Hippo CMS treats internal links differently from external ones. Even when they are a part of an HTML field in a content document, they are stored as a reference to the referred content document and not as a regular hyperlink. When you're using the hst:html tag for rendering HTML fields in the template, it will take care of that automatically. But if you want to use the raw HTML string in some other way, the internal links inside it won't be valid.
Posts about Java
Hippo CMS has built-in support for configuring components through auto-generated dialogs in the Channel Editor. These can easily be defined by using annotations in the component's ParametersInfo interface. Although there's an option to open a document picker, the documentation only hints at different configurations for it. After reading, it wasn't clear how to use it for picking a content folder instead of a document.
In a Hippo CMS site, all URLs are under its control. Using the sitemap configuration, you can to some extent influence how URLs will map to content but there's no obvious or well-documented way to make Hippo CMS ignore the URL and let it be processed by a different servlet.
In Java, .properties files are by default saved in ISO-8859-1 encoding. Since many languages use characters not included in this encoding, these characters will need to be expressed using Unicode escape sequences. Fortunately, IntelliJ IDEA can automatically handle conversion between the Unicode literals and their corresponding escape sequences, but the feature is not enabled by default.
One could argue that a JSON REST service should never return an empty body, but you might not always have a say in how a service you need to call will behave. Unfortunately, CRISP API in Hippo CMS throws a NullPointerException if the response body is empty.
The recommended way for integrating external services in Hippo CMS is the CRISP API. The official documentation provides detailed enough instructions for installing, configuring and using it. However, when I needed to customize the default Jackson ObjectMapper, it wasn't all that obvious how I could do it.
In Log4j, Mapped Diagnostic Context (MDC) can be used to provide additional context information for every log message. In server applications it will usually be initialized for every request in a filter. In Hippo CMS, a custom valve must be injected into the request pipeline for that purpose.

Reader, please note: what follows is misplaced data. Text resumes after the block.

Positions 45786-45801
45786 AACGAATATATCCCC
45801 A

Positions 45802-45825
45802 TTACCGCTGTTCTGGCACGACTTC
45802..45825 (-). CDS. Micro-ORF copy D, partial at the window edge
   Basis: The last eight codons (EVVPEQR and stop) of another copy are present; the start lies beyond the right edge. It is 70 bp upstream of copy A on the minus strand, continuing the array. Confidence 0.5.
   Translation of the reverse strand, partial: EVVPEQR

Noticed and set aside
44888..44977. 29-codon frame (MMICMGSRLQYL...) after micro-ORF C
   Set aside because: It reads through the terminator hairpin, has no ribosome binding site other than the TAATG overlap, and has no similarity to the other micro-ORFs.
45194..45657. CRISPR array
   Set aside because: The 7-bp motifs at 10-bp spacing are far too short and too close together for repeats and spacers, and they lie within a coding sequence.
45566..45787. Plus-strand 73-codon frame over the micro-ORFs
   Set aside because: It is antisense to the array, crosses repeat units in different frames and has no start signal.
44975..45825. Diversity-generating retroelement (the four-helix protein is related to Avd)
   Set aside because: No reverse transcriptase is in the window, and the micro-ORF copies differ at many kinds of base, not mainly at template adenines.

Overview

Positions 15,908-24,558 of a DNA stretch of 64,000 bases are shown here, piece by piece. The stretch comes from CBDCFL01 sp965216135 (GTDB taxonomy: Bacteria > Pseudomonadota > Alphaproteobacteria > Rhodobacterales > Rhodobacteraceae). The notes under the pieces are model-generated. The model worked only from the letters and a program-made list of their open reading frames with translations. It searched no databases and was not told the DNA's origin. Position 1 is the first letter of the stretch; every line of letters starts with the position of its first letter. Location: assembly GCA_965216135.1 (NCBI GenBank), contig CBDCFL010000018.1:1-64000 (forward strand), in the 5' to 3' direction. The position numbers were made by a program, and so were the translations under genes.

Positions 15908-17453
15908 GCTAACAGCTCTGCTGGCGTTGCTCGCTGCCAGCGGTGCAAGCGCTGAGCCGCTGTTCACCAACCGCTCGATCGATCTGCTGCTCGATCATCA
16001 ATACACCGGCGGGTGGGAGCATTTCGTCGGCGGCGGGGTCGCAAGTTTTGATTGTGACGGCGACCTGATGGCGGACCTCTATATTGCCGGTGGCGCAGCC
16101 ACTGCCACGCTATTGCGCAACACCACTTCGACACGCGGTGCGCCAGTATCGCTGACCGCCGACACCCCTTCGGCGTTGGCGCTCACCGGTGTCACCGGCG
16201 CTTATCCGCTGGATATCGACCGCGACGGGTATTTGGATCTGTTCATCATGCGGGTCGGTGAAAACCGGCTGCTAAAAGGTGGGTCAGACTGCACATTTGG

Generating the proxy client classes for a web service is only the first step. While the official documentation includes a basic sample for invoking a method on the web service, I had a hard time finding any guidance on how to pass in the credentials for basic authentication.
Apache CXF is a common choice for calling SOAP web services from Java. It's most convenient to use when you generate proxy client classes from the web service WSDL file. There's a command line tool available for that but if you don't want to put the generated sources in source control, you'll probably prefer the Maven plugin.
Most built-in components in Hippo CMS have a link to one or more documents as they are designed to render the CMS content documents. Sooner or later you'll want to achieve that with your own custom component as well.
As a part of getting acquainted with Hippo CMS I took on the task of creating a custom Hippo component for including a Stencil web component in a portal page using the CMS editor. I based my work on a similar component I found on GitHub for a Polymer web component.
Tree Fractal applet interactively demonstrates how easy it is to construct interesting images by adjusting the fractal parameters. The archive contains complete source code, a jar archive with compiled classes and a HTML page for viewing in a browser.
There probably isn't a computer user out there who hasn't heard of Java before. The language is already shipped with many ready to use classes and every release has more of them. I have written classes for some common tasks myself and you can download them from here for free.